Flowers won't last forever, but they will last longer if you follow these tips.

Monday is Valentine’s Day, one of the two days (along with Mother’s Day) when flower sales are through the roof.

Some say flowers are a thing of the past in these days of social networking. Still, a gift of flowers can say more than a tweet of 140 characters or a picture of a bouquet of flowers you send to someone’s iPhone. Call me old-fashioned.

There’s something about the touch and aroma of flowers that can’t be sent through airwaves. You can’t breathe in the perfume of roses through your computer. The velvety petals stimulate the fingertips more than the flat screen of electronic devices.

Sure, flowers cost money. Everything does.

Sure, flowers don’t last forever, unless they’re artificial. But sending artificial flowers delivers a message we may not want conveyed: “second rate,” even though the flowers may last for years, gathering dust in a vase on the coffee table. If you’re thinking about the permanent botanical route, why not think about chocolates or diamonds instead?

Flowers eventually die. Just about everything does. It’s the circle of life. But the memories of fresh flowers remain. We know what roses and carnations smell like. We know how the petals of a daisy feel as we lament “she/he loves me, she/he loves me not.”

Roses are the traditional “I love you” flowers. In some cultures, the color of the roses means something. Few recipients are adept at interpreting the various meanings, so go with whatever colors suit you.

You can’t go wrong with red roses, though white and yellow are popular. Opt for newer colors, such as the terra cottas and bright oranges. There are even green roses, which seem more appropriate a month from now, but may be just different enough for that special person.

Carnations, lilies and tulips also make a statement, though the latter doesn’t have much aroma and are harder to make last in a vase. The tulip keeps elongating in the vase, so it tends to flop.

While some people are glad for any flowers, gladiolus really don’t say, “I love you” as much as they say, “With sympathy.” Avoid them unless someone is really into the spikes. If they are the only thing left, get a box of chocolate as well.

If you want to give the biggest bouquet of flowers for the least amount of money, give a daisy-like flower such as chrysanthemums or gerbera daisies.

It’s not that these flowers are usually cheaper than roses or carnations.

Botanically, every one of the so-called petals is an actual flower, and the center of the daisy-like flower is composed of hundreds of petal-less flowers. So that one mum flower is actually hundreds of flowers.

This means people should be careful when they ask for a bouquet of flowers. You might get one single chrysanthemum. On the other hand, the person who gives the one flower with, “Here’s a bouquet of flowers for you” might find the dog as a companion for the rest of the evening.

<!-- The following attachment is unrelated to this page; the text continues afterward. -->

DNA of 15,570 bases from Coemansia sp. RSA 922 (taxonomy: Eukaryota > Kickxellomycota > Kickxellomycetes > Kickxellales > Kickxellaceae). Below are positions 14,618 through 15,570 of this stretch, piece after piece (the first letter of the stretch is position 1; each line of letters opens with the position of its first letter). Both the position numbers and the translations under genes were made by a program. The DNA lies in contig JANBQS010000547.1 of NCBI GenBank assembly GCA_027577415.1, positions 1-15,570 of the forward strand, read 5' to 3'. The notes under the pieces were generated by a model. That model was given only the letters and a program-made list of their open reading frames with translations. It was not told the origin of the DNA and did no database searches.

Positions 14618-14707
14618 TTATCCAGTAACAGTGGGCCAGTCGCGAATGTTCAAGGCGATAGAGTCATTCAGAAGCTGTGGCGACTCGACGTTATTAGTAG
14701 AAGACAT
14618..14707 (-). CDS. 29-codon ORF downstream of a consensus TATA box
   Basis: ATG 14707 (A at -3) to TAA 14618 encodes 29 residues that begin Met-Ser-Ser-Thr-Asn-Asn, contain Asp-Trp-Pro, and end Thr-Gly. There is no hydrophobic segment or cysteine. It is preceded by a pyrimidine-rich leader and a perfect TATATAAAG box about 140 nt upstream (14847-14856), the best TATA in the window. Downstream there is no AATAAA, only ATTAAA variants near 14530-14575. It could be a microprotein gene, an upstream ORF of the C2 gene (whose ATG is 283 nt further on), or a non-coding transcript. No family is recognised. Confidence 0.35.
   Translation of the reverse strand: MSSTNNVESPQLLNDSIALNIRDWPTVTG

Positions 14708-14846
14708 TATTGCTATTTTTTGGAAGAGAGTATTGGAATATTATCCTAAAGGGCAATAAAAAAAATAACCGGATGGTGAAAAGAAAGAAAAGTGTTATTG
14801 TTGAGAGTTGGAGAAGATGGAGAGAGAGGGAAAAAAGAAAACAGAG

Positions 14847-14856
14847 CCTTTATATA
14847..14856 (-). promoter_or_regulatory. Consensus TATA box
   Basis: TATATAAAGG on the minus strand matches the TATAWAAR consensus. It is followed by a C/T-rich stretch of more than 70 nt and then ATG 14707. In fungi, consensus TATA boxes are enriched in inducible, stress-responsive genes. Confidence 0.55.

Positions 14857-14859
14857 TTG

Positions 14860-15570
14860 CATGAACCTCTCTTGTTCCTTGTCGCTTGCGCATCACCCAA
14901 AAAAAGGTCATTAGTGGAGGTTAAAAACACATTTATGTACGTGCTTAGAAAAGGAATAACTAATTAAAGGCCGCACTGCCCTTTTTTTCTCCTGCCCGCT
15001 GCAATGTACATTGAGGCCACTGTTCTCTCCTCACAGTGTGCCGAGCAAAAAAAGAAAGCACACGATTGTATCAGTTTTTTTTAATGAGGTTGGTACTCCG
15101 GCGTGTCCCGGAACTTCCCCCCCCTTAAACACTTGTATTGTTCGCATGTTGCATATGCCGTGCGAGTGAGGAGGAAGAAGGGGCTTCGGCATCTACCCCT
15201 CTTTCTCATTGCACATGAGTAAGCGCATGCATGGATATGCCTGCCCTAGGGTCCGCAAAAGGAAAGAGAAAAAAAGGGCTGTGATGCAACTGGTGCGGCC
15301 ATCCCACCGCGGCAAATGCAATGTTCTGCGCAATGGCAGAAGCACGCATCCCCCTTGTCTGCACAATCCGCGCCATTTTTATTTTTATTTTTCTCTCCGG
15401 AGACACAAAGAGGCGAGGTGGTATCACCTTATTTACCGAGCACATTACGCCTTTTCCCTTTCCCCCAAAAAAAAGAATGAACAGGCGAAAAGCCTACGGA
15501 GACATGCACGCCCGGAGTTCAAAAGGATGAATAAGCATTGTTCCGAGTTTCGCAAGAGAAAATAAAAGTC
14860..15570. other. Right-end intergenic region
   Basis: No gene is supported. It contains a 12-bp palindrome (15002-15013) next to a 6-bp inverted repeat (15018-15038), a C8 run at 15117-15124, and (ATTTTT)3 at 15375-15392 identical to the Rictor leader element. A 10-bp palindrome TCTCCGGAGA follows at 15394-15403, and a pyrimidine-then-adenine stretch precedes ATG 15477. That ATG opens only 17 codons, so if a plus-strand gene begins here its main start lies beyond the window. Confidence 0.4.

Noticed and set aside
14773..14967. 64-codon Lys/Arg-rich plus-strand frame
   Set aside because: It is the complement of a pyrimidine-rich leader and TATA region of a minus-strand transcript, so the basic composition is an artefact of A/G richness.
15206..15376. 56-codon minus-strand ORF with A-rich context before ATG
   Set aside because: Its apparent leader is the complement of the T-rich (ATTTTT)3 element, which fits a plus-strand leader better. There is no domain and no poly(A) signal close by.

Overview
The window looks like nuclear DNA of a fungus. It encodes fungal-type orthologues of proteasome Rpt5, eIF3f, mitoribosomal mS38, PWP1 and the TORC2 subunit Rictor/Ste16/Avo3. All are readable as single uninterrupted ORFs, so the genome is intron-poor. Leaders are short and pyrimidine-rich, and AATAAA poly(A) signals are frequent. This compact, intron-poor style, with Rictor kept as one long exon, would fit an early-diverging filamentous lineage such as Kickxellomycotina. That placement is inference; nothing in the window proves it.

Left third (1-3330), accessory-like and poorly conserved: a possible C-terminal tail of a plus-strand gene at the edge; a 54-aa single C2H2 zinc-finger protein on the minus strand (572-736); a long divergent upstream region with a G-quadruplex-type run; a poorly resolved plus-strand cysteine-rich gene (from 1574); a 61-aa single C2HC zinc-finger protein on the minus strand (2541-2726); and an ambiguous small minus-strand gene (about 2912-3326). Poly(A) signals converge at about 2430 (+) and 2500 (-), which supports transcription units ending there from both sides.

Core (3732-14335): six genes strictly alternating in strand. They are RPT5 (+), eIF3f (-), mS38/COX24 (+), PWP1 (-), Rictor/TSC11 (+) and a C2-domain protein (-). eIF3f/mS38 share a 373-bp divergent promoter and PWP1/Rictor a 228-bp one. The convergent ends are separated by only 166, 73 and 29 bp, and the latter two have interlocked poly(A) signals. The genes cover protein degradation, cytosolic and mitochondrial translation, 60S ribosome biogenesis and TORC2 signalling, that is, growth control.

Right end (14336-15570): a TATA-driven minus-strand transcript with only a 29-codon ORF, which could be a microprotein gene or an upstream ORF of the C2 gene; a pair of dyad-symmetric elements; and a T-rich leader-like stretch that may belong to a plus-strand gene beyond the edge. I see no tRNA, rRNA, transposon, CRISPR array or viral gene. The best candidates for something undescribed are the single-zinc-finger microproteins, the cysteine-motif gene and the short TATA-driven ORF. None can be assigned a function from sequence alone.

Tropical flowers, such as anthirriums, orchids and gingers, are also options. They tend to signify something more exotic and unusual, something atypical. Or, at least, that’s what you can say.

Keeping flowers alive through the coming week should be the goal. If flowers last longer than a week indoors, count yourself lucky. Some orchids may. Most roses won’t.

Two factors come into play more than anything else: the water in the vase, and air temperature.

The cooler you keep the flowers, the longer they last. Keep them away from furnace vents and fireplaces. We used to say to keep them away from the television, but the flat screens these days make it hard to balance a vase of roses on top.

The colder it is, the longer the flowers stay tight. The hotter it is, the faster the flowers open and fade away.

Keep flowers away from direct sunlight. They’ll open faster.

For something as easy as changing water regularly, it’s the toughest thing for flower lovers to do. It only takes a moment to dump the water out, rinse the vase with clean water and fill it up again. Yet few do it.

When you change the water, cut another half-inch off the stem ends. This allows the flower to absorb water more easily because cut ends eventually callus over, sealing the stem.

Avoid putting any leaves under water. They are simply bacteria breeding grounds, encouraging the water to turn murky with grayish-white things floating around. The water also starts smelling like an outhouse.

Use the floral preservative packets that come with most flowers. They limit bacterial growth in the water. Read and follow the directions on the package.

All this takes less than five minutes and may mean a few more days of enjoyment before you toss the flowers on the compost pile or in the garbage.

David Robson is a specialist with the University of Illinois Extension. For more gardening information, go to www.extension.uiuc.edu/mg.

State Journal-Register